My guinea problems

Discussion in 'Guinea Fowl' started by bossynbella, Nov 21, 2010.

  1. bossynbella

    bossynbella Chillin' With My Peeps

    945
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    Aug 11, 2007
    Iowa
    Well most of the time I love my guineas, just seems like a couple months a year I almost hate them. This is one of those times. First a little background, we started with Guinea keets spring of 2009, with royal purples, coral blues and Opaline. We found out by fall of 2010 that we had three purple boys as well as 2 coral blue boys and only 3 coral blue girls and 1 Opaline girl, We gave away/sold all two purples and one blue male. Then the purple male disappeared. Leaving us with 3 coral blue girls , 1 Opaline girl and 1 coral blue boy. The attacks on the chickens stopped immediately when we only had one male. The females all hatched out keets this year. two hatched out two clutches. Our male guinea attacked one of the keets from the first clutch, breaking its leg. We separated the adult from the others and the little guy did well, he is still around today. The second hen(Opaline) who hatched a clutch didn't do well as a mom, we ended up bringing in two of hers and one from the first group that was lagging behind, we raised them inside away from the rest. When we turned them out with the others at about 3 months, one disappeared right away, the other two didn't stay together at all and soon the youngest a purple died. The oldest one a coral blue HEN did well never hanging with the guineas who would chase her but with the chickens, who accepted her as a chicken I guess. Here is why I am ranting. Yesterday I was in the bathroom and happened to look out the window. I noticed all the guineas and then saw they where following the Coral blue hen around pecking her. I hurried out, but it was to late, she was just laying there, not dead but couldn't move. I shooed them away (then never are aggressive toward us) and grabbed her bringing her inside. It was to late, she died about an hour later. There was really not much blood, I am not sure if it was the stress that killed her or what but I am furious. She was so much friendlier then the others, more like the chickens and I got attached. Now the males are going. I don't know how but if we end up having to butcher them so be it. We will keep one purple male for the winter and that is it. We tried separating them but they can get out of almost anything/ any place we have that's big enough for them. Short of shutting them up in rabbit cages.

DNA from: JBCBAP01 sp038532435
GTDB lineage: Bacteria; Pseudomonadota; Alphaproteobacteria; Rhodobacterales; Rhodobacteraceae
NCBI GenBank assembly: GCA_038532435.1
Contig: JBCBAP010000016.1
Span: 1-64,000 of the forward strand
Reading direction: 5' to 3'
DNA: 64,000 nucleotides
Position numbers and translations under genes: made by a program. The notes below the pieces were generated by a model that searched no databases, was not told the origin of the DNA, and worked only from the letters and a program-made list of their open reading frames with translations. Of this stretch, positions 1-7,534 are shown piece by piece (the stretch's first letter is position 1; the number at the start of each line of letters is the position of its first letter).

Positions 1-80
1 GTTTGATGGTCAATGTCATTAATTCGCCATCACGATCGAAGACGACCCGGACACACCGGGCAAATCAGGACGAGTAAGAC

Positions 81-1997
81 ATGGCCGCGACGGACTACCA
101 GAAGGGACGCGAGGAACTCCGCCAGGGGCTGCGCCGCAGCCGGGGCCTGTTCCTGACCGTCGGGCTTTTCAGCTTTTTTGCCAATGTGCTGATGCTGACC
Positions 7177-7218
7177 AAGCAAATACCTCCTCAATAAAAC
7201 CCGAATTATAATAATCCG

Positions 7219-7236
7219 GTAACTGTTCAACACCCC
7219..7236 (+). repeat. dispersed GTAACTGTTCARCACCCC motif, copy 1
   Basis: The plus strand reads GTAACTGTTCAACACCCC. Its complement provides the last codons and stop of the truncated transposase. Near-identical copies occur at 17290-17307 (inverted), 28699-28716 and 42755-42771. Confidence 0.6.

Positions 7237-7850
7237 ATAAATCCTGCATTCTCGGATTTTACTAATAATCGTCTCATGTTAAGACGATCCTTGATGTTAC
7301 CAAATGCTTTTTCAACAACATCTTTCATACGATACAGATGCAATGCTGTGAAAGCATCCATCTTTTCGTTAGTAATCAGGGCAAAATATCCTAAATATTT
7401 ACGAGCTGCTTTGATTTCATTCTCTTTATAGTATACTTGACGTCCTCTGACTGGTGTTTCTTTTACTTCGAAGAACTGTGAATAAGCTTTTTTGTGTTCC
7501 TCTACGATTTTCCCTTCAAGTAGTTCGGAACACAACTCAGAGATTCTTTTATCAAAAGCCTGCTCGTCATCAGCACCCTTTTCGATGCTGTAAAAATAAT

Any one have male guineas that live in harmony? is it just because of the girls? WHY would they kill a girl? that's what I don't get? She was definitely a girl she was always calling "buckwheat" like she wanted the chickens to answer her.